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Modern Times
Drama, Romance, Comedy
IMDB rating:
Charles Chaplin
Paulette Goddard as A Gamin
Henry Bergman as Cafe Proprietor
Tiny Sandford as Big Bill
Hank Mann as Burglar
Stanley Blystone as Gamin's Father
Al Ernest Garcia as President of the Electro Steel Corp.
Richard Alexander as Prison Cellmate (as Dick Alexander)
Cecil Reynolds as Minister
Mira McKinney as Minister's Wife (as Myra McKinney)
Murdock MacQuarrie as J. Widdecombe Billows
Wilfred Lucas as Juvenile Officer
Edward LeSaint as Sheriff Couler
Storyline: Chaplins last 'silent' film, filled with sound effects, was made when everyone else was making talkies. Charlie turns against modern society, the machine age, (The use of sound in films ?) and progress. Firstly we see him frantically trying to keep up with a production line, tightening bolts. He is selected for an experiment with an automatic feeding machine, but various mishaps leads his boss to believe he has gone mad, and Charlie is sent to a mental hospital... When he gets out, he is mistaken for a communist while waving a red flag, sent to jail, foils a jailbreak, and is let out again. We follow Charlie through many more escapades before the film is out.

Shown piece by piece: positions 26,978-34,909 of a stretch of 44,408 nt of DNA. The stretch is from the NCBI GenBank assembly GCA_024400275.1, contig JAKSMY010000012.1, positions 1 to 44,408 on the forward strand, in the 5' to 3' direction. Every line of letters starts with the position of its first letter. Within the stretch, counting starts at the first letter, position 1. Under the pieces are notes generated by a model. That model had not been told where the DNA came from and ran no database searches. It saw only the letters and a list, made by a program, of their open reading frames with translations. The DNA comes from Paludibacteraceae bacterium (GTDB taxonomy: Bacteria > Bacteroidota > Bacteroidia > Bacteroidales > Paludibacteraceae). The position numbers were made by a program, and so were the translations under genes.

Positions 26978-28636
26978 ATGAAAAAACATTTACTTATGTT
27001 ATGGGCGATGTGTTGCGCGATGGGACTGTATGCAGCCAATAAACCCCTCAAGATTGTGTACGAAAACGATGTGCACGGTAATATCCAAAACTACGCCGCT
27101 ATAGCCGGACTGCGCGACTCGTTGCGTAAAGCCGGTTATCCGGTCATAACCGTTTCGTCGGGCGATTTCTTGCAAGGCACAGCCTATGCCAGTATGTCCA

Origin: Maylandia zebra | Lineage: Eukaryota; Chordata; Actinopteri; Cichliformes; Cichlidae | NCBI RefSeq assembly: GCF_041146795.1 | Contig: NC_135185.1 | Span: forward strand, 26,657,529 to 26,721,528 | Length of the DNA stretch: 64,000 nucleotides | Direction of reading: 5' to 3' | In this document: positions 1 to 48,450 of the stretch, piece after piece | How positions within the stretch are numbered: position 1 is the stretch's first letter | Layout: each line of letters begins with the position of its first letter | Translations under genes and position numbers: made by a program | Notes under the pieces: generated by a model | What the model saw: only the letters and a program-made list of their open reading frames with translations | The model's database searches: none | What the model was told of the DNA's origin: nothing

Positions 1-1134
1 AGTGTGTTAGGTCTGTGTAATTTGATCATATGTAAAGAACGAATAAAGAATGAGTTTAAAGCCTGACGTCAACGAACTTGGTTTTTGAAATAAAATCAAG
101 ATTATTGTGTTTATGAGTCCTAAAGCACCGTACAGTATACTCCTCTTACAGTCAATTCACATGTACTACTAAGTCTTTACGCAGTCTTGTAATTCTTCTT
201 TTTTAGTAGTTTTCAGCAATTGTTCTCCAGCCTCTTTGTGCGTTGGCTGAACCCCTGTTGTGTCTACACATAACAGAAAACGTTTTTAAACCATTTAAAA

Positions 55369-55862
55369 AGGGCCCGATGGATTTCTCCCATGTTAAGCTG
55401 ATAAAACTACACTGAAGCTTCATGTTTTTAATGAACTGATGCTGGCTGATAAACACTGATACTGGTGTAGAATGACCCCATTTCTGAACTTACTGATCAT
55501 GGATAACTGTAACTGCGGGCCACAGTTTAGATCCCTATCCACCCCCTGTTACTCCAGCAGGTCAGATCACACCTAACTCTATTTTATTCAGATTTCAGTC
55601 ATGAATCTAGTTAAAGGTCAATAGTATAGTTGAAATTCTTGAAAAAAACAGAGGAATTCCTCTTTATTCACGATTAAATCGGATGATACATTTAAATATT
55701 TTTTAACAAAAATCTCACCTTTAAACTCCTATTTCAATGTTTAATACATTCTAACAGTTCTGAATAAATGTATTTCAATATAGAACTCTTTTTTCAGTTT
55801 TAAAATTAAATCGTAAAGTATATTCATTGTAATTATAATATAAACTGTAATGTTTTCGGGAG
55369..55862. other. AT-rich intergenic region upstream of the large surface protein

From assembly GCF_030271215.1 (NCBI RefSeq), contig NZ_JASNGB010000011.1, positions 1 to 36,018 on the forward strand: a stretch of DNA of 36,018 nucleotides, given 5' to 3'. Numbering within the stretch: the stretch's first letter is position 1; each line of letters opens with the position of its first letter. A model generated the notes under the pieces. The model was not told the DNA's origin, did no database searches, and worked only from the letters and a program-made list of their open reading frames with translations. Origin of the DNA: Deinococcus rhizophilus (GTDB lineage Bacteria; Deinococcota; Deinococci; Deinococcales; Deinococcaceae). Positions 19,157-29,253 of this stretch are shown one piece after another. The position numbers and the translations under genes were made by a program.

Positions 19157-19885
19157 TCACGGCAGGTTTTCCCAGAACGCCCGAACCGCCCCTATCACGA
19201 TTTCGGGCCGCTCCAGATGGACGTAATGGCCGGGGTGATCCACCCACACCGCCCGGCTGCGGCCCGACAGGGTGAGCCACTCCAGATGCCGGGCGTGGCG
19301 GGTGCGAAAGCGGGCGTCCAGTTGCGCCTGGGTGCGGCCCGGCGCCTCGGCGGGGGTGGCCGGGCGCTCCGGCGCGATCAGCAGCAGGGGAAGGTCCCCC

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A Masterpiece of Yesteryear
I was actually about to completely write off this movie until I actually realised the genius that went into creating it. In a way Hollywood simply does not make movies like this any more, particularly where the creative genius of Charlie Chaplin is the writer, director, and star of the show. Sure, Chaplin is one of those actors that I have heard a lot about – he is one of the greats of the early years of Hollywood – but I never paid much attention to him believing that the only decent movies of the silent era came out of Germany (and to an extent Russia). However, a friend at work was talking about a film called The Dictator and a part of me decided that maybe it was time to actually sit down and see what Charlie Chaplin was all about. Well, I have to admit that I am glad that I did.